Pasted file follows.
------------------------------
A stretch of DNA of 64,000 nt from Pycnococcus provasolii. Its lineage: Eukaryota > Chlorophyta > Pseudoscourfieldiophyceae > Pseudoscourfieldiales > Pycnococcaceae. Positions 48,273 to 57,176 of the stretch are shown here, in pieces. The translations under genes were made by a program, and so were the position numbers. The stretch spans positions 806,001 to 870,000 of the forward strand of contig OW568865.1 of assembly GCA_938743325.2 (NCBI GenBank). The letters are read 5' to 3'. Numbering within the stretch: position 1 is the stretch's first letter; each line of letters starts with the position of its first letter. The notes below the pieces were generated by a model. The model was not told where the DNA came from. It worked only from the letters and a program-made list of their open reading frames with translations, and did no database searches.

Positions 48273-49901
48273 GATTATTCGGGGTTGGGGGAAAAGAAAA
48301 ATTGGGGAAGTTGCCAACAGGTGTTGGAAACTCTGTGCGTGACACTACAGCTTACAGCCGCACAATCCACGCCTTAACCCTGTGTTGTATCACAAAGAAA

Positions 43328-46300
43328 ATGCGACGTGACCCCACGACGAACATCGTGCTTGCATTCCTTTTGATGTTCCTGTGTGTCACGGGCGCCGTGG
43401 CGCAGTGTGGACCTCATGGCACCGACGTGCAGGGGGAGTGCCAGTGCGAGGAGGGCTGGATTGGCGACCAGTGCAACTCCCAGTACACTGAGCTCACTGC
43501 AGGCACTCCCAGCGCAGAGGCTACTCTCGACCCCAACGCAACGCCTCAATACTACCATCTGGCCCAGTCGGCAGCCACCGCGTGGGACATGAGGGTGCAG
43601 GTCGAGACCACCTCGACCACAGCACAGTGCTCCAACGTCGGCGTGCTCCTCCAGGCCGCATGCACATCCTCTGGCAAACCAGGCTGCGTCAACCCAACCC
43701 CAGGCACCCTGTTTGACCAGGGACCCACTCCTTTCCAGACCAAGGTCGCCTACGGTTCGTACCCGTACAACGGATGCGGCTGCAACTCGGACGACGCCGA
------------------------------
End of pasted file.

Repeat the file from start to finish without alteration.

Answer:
A stretch of DNA of 64,000 nt from Pycnococcus provasolii. Its lineage: Eukaryota > Chlorophyta > Pseudoscourfieldiophyceae > Pseudoscourfieldiales > Pycnococcaceae. Positions 48,273 to 57,176 of the stretch are shown here, in pieces. The translations under genes were made by a program, and so were the position numbers. The stretch spans positions 806,001 to 870,000 of the forward strand of contig OW568865.1 of assembly GCA_938743325.2 (NCBI GenBank). The letters are read 5' to 3'. Numbering within the stretch: position 1 is the stretch's first letter; each line of letters starts with the position of its first letter. The notes below the pieces were generated by a model. The model was not told where the DNA came from. It worked only from the letters and a program-made list of their open reading frames with translations, and did no database searches.

Positions 48273-49901
48273 GATTATTCGGGGTTGGGGGAAAAGAAAA
48301 ATTGGGGAAGTTGCCAACAGGTGTTGGAAACTCTGTGCGTGACACTACAGCTTACAGCCGCACAATCCACGCCTTAACCCTGTGTTGTATCACAAAGAAA

Positions 43328-46300
43328 ATGCGACGTGACCCCACGACGAACATCGTGCTTGCATTCCTTTTGATGTTCCTGTGTGTCACGGGCGCCGTGG
43401 CGCAGTGTGGACCTCATGGCACCGACGTGCAGGGGGAGTGCCAGTGCGAGGAGGGCTGGATTGGCGACCAGTGCAACTCCCAGTACACTGAGCTCACTGC
43501 AGGCACTCCCAGCGCAGAGGCTACTCTCGACCCCAACGCAACGCCTCAATACTACCATCTGGCCCAGTCGGCAGCCACCGCGTGGGACATGAGGGTGCAG
43601 GTCGAGACCACCTCGACCACAGCACAGTGCTCCAACGTCGGCGTGCTCCTCCAGGCCGCATGCACATCCTCTGGCAAACCAGGCTGCGTCAACCCAACCC
43701 CAGGCACCCTGTTTGACCAGGGACCCACTCCTTTCCAGACCAAGGTCGCCTACGGTTCGTACCCGTACAACGGATGCGGCTGCAACTCGGACGACGCCGA